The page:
Campaign against France 1813/15

On October 24, 1813, the 1st Battalion (six companies) with 822 rifles of the 2nd Brigade (Major General Deroy) / 3rd Division (Lieutenant General de la Motte) was placed in Würzburg and advanced towards Hanau . On October 30, 1813, it took part in the battle of Hanau and had to accept nine dead, 131 wounded and 28 missing. On December 23, 1813, the regiment captured four mortars, seven cannons and two howitzers at Fort Kandscron. On January 10, 1814, the regiment fought extremely successfully near St. Dié, so that the Colonel Commander Colonel Friedrich Freiherr von Treuberg was awarded the Knight's Cross of the Military Max Joseph Order. In February 1814 it marched in the direction of Paris without being involved in heavy fighting. Only in the battle of Arcis-sur-Aube on 20./21. March 1814 an officer and several men were killed and some soldiers were wounded. On April 2, 1814, it took part in the invasion of Paris. The regiment marched in 1815, but was nowhere used.

After Count Ysenburg's death on November 21, 1822, the regiment was called the 9th Line Infantry Regiment "vacant Graf von Ysenburg" . On March 12, 1824, Major General Maximilian Herzog became the owner of the regiment in Bavaria , which at the same time became "Herzog Maximilian" in the 9th Line Infantry Regiment . On January 20, 1830, it lost the name "Duke Maximilian" and was only called the 9th Line Infantry Regiment . On April 29, 1831, Field Marshal Fürst von Wrede became the owner of the regiment, which was renamed the 9th Line Infantry Regiment "Wrede" on the same day , with the order that the regiment would continue to use the name "Wrede". From October 28, 1835 it was called the "Wrede" infantry regiment . On April 20, 1848, the 2nd and 3rd companies moved out in Mannheim to disarm rebels. On April 25, 1848 the III. Battalion set up in Würzburg. One day later, on April 26, 1848, the regiment received its final designation 9th Infantry Regiment "Wrede" . From July 10, 1848, it had to take action against troublemakers and rebels of the 6th and 14th infantry regiments as well as against the free crowd "Blenker". In May 1849 there was a mutiny of the 3rd Company, in connection with which a total of 300 men of the regiment deserted.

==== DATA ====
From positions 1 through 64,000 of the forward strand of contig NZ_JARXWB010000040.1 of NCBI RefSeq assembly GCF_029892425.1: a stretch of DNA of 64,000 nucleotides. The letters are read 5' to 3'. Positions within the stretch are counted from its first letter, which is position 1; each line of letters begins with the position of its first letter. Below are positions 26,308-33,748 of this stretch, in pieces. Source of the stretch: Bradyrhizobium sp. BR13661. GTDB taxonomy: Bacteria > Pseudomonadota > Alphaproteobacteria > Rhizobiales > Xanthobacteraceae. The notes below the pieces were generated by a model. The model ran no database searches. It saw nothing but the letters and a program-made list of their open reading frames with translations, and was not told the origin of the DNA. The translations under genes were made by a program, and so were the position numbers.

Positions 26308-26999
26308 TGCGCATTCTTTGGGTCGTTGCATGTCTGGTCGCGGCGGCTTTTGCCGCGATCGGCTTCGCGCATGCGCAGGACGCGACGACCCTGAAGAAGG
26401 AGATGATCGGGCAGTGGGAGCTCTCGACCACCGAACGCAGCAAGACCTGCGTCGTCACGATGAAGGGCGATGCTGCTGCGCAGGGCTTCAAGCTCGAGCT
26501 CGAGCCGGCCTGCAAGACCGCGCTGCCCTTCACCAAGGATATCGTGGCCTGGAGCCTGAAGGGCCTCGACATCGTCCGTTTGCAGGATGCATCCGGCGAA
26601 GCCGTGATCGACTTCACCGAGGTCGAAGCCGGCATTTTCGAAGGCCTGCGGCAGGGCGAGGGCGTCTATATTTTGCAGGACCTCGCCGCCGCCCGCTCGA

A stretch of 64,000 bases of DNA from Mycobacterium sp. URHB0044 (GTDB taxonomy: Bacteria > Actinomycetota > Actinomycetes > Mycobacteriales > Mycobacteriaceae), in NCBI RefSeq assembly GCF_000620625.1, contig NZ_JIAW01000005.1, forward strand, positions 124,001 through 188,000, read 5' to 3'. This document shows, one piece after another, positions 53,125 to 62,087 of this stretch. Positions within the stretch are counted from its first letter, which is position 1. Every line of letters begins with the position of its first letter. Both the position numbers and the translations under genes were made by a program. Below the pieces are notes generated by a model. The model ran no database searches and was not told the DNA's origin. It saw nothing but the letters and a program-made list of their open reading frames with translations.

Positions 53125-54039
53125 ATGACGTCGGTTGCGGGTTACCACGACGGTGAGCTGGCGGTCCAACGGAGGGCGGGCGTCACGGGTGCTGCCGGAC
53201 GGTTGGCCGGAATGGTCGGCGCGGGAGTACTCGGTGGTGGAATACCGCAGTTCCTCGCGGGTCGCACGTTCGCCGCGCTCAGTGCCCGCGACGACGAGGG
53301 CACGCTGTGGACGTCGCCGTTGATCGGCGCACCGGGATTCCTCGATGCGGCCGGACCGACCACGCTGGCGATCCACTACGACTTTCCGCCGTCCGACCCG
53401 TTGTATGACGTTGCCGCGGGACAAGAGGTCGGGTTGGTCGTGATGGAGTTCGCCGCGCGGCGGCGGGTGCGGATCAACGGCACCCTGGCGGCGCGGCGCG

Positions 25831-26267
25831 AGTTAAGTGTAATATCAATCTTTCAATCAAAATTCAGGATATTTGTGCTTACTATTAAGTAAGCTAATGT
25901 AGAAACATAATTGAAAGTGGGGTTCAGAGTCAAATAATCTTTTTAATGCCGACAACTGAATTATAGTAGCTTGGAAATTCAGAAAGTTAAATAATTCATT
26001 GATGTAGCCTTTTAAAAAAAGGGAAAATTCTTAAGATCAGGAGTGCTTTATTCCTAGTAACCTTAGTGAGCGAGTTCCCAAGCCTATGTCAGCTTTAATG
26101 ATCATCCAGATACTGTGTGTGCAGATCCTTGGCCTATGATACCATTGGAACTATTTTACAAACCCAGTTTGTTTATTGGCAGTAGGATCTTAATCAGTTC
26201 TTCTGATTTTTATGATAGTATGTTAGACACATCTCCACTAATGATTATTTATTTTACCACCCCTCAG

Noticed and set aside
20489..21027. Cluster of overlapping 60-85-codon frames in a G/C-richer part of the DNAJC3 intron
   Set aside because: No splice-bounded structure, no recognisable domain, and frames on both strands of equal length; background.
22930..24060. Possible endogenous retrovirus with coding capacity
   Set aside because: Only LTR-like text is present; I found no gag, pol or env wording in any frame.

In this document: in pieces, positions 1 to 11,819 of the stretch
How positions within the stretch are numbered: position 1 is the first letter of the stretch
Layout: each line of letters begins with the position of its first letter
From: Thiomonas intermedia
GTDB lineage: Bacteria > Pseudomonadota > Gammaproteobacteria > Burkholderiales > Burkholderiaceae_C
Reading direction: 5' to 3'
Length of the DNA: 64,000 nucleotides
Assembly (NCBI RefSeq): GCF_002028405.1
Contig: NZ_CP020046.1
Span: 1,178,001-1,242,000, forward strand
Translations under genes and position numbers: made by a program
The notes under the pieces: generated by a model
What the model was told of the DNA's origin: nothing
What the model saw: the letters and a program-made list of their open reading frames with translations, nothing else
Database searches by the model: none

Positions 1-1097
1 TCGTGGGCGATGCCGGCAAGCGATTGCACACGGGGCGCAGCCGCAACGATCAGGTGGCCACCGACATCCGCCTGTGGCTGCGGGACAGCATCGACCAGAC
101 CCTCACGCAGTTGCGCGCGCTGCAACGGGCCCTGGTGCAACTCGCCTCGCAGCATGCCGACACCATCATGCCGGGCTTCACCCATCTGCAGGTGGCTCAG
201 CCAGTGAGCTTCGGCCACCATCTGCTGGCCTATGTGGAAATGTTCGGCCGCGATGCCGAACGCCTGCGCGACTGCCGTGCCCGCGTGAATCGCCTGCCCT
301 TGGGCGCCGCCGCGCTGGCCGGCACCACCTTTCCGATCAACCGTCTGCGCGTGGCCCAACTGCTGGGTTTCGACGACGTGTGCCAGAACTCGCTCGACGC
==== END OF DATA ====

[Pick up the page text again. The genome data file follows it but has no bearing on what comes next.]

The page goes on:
From October 24, 1850 to January 1, 1851, the 1st battalion was ordered to the Fulda area of Kurhessen, the 2nd and 3rd. Battalion to Hof to the local border guard. On October 1, 1851 three fusilier companies were dissolved, on November 15, 1856 the 3rd grenadier company, which were re-established on April 24, 1859. on May 20, 1863, Colonel Maximilian Aldosser was given command of the regiment.

War against Prussia 1866

The regiment took part in the German War with the 1st and 2nd field battalion with a strength of 48 officers, 145 non-commissioned officers, 18 minstrels, approx. 1500 men, seven train soldiers and two doctors. It was placed under the 8th Brigade (Major General von Cella) / 4th Division (Lieutenant General Ritter von Hartmann ). For the baptism of fire of the regiment in the skirmishes near Immelborn on 2/3 In July 1866 the Colonel Commandant Colonel Aldosser was wounded. On July 4, at Roßdorf there were three officers and fourteen men killed, three officers and 98 men wounded and ten men missing. In the Battle of Kissingen on July 10th, the III. Battalion some losses (four killed, twenty wounded, 65 men in captivity). The next day there was a clash with Prussian troops near Oerlenbach, where two men were wounded and one officer with 47 men was taken prisoner. On July 26th, the regiment took part in the last skirmishes of the war near Üttingen , Roßbrunn and Hettstadt (a total of 54 men were killed, wounded or captured). When the Marienberg Fortress was bombarded by Prussian artillery on July 27, at the end of the war an officer of the 4th Battalion was killed and three men (4th Battalion and 5th Reserve Battalion) were wounded.